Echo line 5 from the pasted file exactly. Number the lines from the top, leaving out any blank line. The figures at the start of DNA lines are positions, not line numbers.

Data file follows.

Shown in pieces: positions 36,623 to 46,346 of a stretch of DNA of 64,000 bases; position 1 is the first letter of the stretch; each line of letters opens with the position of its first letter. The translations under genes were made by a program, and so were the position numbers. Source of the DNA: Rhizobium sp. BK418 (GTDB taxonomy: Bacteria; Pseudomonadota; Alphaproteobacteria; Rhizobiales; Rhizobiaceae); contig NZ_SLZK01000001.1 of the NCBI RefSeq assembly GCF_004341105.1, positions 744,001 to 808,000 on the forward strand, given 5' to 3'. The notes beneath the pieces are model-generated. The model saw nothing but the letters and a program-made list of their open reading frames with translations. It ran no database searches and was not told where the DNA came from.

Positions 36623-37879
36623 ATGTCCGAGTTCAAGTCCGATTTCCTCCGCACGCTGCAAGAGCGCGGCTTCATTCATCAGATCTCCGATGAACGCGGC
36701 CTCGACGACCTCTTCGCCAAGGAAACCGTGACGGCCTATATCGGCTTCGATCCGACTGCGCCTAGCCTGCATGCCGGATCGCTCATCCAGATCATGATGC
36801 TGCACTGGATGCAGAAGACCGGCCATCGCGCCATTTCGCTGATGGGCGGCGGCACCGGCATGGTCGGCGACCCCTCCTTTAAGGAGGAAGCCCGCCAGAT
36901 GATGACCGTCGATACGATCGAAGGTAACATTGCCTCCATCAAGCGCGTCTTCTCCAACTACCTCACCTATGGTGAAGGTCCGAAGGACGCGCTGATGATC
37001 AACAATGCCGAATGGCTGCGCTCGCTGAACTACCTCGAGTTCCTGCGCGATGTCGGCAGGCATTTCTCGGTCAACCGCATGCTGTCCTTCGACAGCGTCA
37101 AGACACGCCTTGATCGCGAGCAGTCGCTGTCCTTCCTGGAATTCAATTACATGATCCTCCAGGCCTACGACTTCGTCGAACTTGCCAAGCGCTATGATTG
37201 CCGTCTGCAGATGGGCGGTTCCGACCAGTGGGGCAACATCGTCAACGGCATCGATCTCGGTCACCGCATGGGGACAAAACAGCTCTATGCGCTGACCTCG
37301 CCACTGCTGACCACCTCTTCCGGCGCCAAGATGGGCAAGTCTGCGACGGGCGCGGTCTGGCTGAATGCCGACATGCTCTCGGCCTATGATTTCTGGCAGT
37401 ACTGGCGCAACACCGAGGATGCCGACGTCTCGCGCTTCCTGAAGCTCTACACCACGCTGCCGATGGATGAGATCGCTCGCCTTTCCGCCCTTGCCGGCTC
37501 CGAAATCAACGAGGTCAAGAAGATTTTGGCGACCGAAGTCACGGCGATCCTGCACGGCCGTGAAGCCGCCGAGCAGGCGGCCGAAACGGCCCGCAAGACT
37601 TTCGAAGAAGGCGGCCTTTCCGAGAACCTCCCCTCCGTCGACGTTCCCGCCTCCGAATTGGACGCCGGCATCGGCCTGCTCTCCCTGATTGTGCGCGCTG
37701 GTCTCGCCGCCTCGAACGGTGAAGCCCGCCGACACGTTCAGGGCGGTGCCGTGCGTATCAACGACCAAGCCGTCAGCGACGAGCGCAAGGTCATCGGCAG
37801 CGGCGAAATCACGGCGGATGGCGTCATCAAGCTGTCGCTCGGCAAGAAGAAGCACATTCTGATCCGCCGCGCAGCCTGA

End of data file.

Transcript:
36801 TGCACTGGATGCAGAAGACCGGCCATCGCGCCATTTCGCTGATGGGCGGCGGCACCGGCATGGTCGGCGACCCCTCCTTTAAGGAGGAAGCCCGCCAGAT